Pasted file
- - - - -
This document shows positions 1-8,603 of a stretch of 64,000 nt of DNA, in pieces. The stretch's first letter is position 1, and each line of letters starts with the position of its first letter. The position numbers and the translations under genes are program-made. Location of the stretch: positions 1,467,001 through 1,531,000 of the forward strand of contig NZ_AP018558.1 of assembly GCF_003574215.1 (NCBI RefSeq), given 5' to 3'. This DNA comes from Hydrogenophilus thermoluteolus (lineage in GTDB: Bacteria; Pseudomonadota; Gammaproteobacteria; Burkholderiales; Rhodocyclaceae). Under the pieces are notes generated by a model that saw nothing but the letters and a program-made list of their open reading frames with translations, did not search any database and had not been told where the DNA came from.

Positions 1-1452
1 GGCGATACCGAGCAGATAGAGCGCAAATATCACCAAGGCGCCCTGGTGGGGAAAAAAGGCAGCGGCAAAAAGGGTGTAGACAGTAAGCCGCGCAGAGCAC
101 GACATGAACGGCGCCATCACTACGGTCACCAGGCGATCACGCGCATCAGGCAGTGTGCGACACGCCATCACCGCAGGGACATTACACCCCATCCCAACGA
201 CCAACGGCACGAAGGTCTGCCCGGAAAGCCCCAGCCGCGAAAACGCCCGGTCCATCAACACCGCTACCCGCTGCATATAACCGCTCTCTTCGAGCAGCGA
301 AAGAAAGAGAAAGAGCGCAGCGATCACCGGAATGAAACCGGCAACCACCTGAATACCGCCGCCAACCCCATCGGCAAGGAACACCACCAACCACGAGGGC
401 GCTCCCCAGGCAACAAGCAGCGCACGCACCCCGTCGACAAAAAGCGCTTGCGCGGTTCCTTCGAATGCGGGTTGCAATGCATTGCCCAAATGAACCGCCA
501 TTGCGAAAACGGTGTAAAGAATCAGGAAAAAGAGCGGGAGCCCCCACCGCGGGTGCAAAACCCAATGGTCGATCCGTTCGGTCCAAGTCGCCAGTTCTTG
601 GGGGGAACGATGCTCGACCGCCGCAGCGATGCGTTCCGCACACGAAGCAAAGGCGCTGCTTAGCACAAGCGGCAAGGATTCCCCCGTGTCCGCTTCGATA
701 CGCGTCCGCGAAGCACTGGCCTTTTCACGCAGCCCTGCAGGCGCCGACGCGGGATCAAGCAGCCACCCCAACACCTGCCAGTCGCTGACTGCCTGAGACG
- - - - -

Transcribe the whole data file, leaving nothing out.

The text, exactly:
This document shows positions 1-8,603 of a stretch of 64,000 nt of DNA, in pieces. The stretch's first letter is position 1, and each line of letters starts with the position of its first letter. The position numbers and the translations under genes are program-made. Location of the stretch: positions 1,467,001 through 1,531,000 of the forward strand of contig NZ_AP018558.1 of assembly GCF_003574215.1 (NCBI RefSeq), given 5' to 3'. This DNA comes from Hydrogenophilus thermoluteolus (lineage in GTDB: Bacteria; Pseudomonadota; Gammaproteobacteria; Burkholderiales; Rhodocyclaceae). Under the pieces are notes generated by a model that saw nothing but the letters and a program-made list of their open reading frames with translations, did not search any database and had not been told where the DNA came from.

Positions 1-1452
1 GGCGATACCGAGCAGATAGAGCGCAAATATCACCAAGGCGCCCTGGTGGGGAAAAAAGGCAGCGGCAAAAAGGGTGTAGACAGTAAGCCGCGCAGAGCAC
101 GACATGAACGGCGCCATCACTACGGTCACCAGGCGATCACGCGCATCAGGCAGTGTGCGACACGCCATCACCGCAGGGACATTACACCCCATCCCAACGA
201 CCAACGGCACGAAGGTCTGCCCGGAAAGCCCCAGCCGCGAAAACGCCCGGTCCATCAACACCGCTACCCGCTGCATATAACCGCTCTCTTCGAGCAGCGA
301 AAGAAAGAGAAAGAGCGCAGCGATCACCGGAATGAAACCGGCAACCACCTGAATACCGCCGCCAACCCCATCGGCAAGGAACACCACCAACCACGAGGGC
401 GCTCCCCAGGCAACAAGCAGCGCACGCACCCCGTCGACAAAAAGCGCTTGCGCGGTTCCTTCGAATGCGGGTTGCAATGCATTGCCCAAATGAACCGCCA
501 TTGCGAAAACGGTGTAAAGAATCAGGAAAAAGAGCGGGAGCCCCCACCGCGGGTGCAAAACCCAATGGTCGATCCGTTCGGTCCAAGTCGCCAGTTCTTG
601 GGGGGAACGATGCTCGACCGCCGCAGCGATGCGTTCCGCACACGAAGCAAAGGCGCTGCTTAGCACAAGCGGCAAGGATTCCCCCGTGTCCGCTTCGATA
701 CGCGTCCGCGAAGCACTGGCCTTTTCACGCAGCCCTGCAGGCGCCGACGCGGGATCAAGCAGCCACCCCAACACCTGCCAGTCGCTGACTGCCTGAGACG